Indian national sport Cricket in Germany?

Cricket player
Cricket player | Photo: ©

Silence. Suddenly a loud black resounds, the kind that can only come from a hard, leather ball with a cork core that hits a wooden bat at a speed of ca. 120km/h. All eyes look into the air and two men – holding the same kind of wooden bats in their hands – start wildly running back and forth. This is a typical cricket scene – except it isn’t being played in the Eden Gardens stadium in Kolkata or on the Wankhede pitch in Mumbai, but rather on a field in Bonn’s Rheinaue park.

Cricket in Germany? Yeah, it exists. And maybe more than you thought. Even I had heard about cricket at one time or another, that game that people in India, for example, are so crazy about, kind of they way we are about football. So I knew what it was and even knew the difference between cricket and crocket. I don’t think that many people in Germany can say that.

Licking blood in England

Admittedly, the first time I saw cricket in action was outside of Germany, during a two week school exchange in England. I was 16. I saw the strange way of throwing the ball in this windmill movement (bowling) for the first time. I saw a batman wind up for the first time. And, for the first time, I saw how nine players attempt to catch as fast as they could as it hissed through the air.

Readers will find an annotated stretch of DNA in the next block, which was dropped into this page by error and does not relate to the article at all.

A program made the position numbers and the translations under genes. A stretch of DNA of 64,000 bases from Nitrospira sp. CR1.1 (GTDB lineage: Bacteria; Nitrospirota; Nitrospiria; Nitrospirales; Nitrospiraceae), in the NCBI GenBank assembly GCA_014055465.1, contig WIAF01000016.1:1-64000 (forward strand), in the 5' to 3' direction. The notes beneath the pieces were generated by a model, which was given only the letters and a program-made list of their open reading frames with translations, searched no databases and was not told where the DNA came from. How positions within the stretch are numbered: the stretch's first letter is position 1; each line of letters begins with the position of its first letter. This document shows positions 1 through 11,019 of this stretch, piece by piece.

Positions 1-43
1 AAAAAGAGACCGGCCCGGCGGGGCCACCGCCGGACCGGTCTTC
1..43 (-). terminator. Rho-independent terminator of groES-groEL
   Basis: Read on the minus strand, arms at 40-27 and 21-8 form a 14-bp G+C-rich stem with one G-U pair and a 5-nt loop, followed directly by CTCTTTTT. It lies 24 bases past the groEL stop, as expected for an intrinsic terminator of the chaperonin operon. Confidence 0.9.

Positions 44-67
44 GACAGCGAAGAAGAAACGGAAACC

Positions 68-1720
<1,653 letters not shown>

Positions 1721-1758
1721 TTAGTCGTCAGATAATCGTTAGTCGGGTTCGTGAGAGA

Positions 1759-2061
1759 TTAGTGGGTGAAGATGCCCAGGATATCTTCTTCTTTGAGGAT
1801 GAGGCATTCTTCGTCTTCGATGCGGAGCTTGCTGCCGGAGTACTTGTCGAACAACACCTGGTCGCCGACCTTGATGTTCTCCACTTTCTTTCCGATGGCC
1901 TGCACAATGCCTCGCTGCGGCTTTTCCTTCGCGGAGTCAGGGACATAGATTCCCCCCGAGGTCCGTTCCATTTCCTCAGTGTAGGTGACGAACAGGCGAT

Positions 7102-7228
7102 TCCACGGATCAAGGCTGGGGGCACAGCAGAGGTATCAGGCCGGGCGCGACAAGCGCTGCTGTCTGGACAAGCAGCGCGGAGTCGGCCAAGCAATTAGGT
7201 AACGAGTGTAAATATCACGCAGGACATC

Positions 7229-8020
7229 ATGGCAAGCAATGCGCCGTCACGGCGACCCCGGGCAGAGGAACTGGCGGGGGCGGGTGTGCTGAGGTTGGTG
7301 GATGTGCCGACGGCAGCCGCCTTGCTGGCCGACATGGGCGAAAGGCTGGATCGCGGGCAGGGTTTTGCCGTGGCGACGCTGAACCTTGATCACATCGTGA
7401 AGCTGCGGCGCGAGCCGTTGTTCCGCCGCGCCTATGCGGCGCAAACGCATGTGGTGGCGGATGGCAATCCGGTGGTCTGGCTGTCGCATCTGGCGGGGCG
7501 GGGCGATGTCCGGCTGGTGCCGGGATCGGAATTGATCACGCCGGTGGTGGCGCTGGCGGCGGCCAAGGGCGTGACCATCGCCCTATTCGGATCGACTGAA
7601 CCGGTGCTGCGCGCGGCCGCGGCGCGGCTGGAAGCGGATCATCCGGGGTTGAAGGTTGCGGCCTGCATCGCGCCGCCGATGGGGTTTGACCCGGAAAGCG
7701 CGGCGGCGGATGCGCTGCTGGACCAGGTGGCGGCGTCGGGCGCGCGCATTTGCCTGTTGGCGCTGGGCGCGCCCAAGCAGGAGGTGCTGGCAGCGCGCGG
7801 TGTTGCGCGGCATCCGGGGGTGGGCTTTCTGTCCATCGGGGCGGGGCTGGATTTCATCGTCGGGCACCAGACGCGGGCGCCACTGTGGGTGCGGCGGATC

Football, no thanks.

I’m not sure exactly why, but the game immediately piqued my interest in its own peculiar way. I never really became close with football, Germany’s favorite sport. For some reason, I never understood what all the fuss around this black-and-white checkered ball was about. I was completely indifferent to watching the ball go back and forth for 90 minutes, unless it was the World Cup or European Cup.
Maybe what fascinated me about cricket was how foreign, strange and even a bit absurd it seemed. The players’ appearances, their equipment, these three weird poles in the ground, the supposed boring parts, the incomprehensible terminology, the thousands of rules, and, and, and … For me it was immediately clear: This could be your sport. So in England I threw my first balls and got acquainted with the windmill technique. 
The ball was in the air. Now someone just had to hit it.

Bonn, surprisingly intercultural